Consultation with youths whips up storm of action so camp can take place
It was understandable there weren’t many advance sign-ups for a four-day regional capacity-building camp for young people to be held in Covington, Georgia, over Labor Day weekend. Hurricane Dorian was imminent, and no one knew where it would make landfall or how devastating its impact would be.
The camp was designed to bring together young people from Georgia, South Carolina and Florida and strengthen their ability to foster community building where they live. But as Labor Day neared, few people had registered to participate, facilitate the camp’s sessions or provide service to keep it humming.
Then, as the storm began to turn away from a direct hit on those states, a different kind of storm took over: the power of consultation. A team of Baha’is and friends “shared the situation” with youths in the region who had participated in previous camps and were learning in study circles how to initiate and sustain the core activities of community building.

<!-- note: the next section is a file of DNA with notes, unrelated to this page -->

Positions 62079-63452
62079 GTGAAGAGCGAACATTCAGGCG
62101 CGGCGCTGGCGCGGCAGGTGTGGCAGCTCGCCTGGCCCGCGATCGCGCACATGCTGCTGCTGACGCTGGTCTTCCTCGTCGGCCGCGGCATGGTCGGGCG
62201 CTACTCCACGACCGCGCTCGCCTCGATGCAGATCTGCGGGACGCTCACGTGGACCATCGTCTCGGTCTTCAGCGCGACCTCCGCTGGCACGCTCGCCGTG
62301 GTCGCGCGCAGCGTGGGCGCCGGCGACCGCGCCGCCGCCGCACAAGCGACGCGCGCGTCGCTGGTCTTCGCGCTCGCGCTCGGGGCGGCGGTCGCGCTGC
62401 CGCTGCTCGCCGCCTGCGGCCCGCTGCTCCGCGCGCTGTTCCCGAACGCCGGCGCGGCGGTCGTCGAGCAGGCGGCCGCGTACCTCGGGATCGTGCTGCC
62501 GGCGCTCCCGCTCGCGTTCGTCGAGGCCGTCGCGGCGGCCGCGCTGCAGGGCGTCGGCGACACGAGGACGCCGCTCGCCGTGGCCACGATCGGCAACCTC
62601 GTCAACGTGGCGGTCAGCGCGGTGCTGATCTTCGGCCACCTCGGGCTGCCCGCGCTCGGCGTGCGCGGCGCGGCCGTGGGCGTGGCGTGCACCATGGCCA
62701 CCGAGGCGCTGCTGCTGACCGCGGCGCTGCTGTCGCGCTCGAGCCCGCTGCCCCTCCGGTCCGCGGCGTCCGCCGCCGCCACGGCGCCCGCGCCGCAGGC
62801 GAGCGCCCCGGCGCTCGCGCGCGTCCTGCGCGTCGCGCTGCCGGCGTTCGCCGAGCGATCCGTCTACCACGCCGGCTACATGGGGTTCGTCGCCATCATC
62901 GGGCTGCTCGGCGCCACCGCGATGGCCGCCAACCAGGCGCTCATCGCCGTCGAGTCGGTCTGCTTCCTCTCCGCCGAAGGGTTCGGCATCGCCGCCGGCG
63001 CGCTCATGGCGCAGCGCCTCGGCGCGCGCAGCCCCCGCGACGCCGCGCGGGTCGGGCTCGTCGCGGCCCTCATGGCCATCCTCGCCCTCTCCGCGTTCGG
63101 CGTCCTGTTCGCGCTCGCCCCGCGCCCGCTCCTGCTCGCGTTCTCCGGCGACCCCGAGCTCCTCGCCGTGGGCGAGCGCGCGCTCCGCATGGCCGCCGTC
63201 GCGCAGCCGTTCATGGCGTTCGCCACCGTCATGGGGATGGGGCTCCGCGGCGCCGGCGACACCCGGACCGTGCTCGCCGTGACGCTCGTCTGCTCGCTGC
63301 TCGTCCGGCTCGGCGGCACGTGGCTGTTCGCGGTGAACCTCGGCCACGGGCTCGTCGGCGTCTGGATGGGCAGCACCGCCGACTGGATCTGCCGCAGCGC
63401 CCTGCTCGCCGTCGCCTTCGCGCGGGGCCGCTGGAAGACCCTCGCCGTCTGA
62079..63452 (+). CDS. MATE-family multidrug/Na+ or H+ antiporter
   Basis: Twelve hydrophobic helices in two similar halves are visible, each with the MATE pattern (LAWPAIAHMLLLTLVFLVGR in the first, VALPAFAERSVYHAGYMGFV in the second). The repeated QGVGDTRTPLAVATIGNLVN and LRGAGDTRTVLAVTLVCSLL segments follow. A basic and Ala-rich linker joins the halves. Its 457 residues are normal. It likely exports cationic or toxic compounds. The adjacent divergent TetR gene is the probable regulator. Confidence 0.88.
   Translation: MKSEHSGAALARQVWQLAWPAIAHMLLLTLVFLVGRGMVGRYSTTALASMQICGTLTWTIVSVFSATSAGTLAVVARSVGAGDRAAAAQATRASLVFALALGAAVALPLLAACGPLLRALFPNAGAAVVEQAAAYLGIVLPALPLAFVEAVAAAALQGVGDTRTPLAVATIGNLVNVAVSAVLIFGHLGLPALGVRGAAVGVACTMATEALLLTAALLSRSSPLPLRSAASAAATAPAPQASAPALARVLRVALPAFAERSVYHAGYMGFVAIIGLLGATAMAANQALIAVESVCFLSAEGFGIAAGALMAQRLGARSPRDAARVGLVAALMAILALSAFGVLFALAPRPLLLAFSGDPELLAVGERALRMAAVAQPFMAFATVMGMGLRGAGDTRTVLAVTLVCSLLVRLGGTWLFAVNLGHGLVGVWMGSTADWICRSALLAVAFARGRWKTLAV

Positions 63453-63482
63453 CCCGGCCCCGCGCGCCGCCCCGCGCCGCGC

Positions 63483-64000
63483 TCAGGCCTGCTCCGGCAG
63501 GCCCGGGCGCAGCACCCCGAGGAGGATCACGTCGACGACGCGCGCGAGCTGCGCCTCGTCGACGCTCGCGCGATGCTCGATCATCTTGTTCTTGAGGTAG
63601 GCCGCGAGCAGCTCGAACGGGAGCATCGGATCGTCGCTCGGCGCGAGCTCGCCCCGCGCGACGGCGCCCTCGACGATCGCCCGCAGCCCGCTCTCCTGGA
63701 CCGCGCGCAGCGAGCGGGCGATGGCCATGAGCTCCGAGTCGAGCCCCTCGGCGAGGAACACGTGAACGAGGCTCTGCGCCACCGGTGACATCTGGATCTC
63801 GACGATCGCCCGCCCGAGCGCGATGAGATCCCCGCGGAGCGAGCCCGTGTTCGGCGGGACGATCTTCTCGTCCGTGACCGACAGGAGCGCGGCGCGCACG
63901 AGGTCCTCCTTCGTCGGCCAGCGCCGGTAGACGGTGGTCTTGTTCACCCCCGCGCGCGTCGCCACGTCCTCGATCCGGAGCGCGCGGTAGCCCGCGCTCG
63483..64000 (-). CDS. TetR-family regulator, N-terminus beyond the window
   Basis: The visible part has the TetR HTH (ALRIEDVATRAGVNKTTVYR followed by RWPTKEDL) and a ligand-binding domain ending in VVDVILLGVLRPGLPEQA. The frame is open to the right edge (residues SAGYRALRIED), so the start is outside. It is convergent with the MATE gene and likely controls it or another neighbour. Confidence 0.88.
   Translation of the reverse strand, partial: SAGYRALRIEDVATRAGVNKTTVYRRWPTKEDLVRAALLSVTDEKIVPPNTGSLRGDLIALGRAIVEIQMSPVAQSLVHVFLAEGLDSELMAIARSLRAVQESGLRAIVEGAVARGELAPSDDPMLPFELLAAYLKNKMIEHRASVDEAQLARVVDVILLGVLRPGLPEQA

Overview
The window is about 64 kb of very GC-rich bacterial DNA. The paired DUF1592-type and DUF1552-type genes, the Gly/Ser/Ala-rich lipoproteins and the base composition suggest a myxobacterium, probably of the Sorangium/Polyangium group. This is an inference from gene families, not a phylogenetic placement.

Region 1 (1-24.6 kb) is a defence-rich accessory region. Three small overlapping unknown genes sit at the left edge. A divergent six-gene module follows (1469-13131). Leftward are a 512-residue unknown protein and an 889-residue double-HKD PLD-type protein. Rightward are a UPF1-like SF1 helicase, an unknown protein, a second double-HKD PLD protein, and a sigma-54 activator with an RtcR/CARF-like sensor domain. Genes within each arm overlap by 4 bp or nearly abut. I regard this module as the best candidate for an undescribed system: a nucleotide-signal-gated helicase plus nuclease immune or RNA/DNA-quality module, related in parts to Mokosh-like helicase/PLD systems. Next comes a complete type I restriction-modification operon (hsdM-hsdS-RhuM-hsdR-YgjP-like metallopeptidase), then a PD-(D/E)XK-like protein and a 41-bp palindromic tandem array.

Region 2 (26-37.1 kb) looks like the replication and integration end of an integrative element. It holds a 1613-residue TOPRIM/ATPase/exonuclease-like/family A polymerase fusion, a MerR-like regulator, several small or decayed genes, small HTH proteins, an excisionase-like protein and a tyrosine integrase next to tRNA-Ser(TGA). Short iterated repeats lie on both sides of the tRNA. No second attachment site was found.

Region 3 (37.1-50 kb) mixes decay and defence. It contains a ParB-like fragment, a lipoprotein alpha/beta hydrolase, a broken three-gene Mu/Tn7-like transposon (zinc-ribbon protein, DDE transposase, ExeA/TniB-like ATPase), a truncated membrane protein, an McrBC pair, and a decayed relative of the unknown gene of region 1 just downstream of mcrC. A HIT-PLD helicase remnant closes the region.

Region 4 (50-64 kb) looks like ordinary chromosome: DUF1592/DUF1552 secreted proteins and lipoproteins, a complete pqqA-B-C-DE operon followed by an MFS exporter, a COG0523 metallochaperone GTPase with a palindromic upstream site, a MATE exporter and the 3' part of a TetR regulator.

“It was suggested we say prayers, and immediately the youths began collaborating to visit those who had not yet registered for the camp,” according to team members.
Explains Nabil Kleinhenz, who serves as secretary of the elected Regional Baha’i Council for the Southeastern States, that kind of youth outreach to friends “has been the primary mode of expanding the nucleus” of people engaged in the community-building process the past six months.
The youths’ “friendship and their understanding of the purpose of the [training] institute process and the vision for the camps motivated them to make sure that their [friends’] families were visited and they got registered,” he says.
“By the next day we had 39 confirmed youths and facilitators from neighborhoods in Georgia, South Carolina and Florida participating in the camp beginning that evening.” And phone calls streamed in confirming transportation for participants.
The lesson team members take from this process? “When we turned the consultation over to the youth, they took ownership for the camp happening.”